That decline in average tax rates is smaller than that enjoyed by the three middle quintiles, which fell to 14.9% from 19.3%. In addition, the middle quintiles have received somewhat higher transfer payments. Consequently, after taxes and transfer payments are considered, the middle three quintiles performed slightly better than they did with the pretax assessment, although their income growth remained much less.
Best served by the changes in tax and transfer-payment policies was the lowest quintile of household incomes, which benefited both from large increases in tax credits, such as the earned-income and child credits, and from the expansion of transfer payments. Such programs enabled the lowest quintile to grow their effective household incomes more rapidly than the middle quintiles, although of course these results were relative. In absolute terms, they remained poorer.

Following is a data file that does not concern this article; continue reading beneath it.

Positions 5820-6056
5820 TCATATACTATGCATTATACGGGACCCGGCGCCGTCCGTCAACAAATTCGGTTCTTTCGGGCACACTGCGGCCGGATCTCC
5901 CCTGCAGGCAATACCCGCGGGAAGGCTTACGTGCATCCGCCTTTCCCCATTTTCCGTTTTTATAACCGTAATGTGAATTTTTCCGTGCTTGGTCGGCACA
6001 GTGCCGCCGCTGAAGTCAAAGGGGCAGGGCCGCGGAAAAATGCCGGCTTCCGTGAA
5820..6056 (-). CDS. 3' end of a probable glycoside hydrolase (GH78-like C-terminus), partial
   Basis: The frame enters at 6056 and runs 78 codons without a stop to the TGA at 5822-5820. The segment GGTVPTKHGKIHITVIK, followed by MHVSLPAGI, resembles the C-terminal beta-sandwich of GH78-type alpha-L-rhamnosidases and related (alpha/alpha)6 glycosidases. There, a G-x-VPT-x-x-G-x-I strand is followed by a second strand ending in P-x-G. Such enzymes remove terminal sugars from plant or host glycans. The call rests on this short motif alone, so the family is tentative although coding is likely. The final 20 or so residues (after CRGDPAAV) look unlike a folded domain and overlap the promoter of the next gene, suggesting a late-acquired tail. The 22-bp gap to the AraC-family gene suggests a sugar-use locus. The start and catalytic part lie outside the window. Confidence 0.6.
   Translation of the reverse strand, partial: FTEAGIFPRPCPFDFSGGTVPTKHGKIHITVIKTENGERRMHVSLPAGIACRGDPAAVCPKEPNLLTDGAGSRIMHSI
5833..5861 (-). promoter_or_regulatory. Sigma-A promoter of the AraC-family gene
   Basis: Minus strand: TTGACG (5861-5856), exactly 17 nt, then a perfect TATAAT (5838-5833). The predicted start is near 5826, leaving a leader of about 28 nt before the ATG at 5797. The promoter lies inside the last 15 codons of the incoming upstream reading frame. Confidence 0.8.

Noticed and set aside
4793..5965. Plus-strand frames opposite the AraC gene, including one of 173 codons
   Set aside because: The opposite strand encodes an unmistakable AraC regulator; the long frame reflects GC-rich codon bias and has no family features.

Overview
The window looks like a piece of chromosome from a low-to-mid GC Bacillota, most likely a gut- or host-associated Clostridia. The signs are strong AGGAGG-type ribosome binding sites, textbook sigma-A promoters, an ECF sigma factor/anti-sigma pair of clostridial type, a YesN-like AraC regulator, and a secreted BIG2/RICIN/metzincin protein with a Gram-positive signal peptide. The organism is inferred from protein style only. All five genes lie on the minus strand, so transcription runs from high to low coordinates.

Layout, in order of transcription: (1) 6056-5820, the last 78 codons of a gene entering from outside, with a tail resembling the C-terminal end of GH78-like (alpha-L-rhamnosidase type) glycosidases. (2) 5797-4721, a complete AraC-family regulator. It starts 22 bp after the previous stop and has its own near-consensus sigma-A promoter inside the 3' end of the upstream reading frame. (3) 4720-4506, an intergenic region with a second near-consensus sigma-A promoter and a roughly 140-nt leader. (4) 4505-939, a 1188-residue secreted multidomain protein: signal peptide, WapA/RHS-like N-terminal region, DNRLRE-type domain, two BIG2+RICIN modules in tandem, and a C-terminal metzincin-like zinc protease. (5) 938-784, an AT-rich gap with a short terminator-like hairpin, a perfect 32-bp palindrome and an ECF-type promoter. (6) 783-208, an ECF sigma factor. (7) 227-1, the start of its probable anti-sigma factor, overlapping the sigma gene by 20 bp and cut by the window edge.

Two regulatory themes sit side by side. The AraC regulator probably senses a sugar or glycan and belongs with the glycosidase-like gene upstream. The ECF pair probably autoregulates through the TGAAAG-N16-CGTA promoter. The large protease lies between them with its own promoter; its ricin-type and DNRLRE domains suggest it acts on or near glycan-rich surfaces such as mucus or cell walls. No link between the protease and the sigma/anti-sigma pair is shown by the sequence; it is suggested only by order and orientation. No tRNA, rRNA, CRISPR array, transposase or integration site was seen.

- Household incomes have increased each decade, save for the 2010s.
- The wealthiest households have outgained the rest, both before and after the direct effects of federal-government policies.
- The remaining four quintiles performed similarly before taxes and transfer payments, but the lowest quintile moved ahead of the middle quintiles after considering those effects.
Given these results, it's not surprising that complaints abound that the middle class has been left behind. This belief is not absolutely correct, but it is relatively accurate--and happiness, after all, consists not in possessing the most money, but instead in having more than one's neighbor.
John Rekenthaler (email@example.com) has been researching the fund industry since 1988. He is now a columnist for Morningstar.com and a member of Morningstar's investment research department. John is quick to point out that while Morningstar typically agrees with the views of the Rekenthaler Report, his views are his own.
The opinions expressed here are the author’s. Morningstar values diversity of thought and publishes a broad range of viewpoints.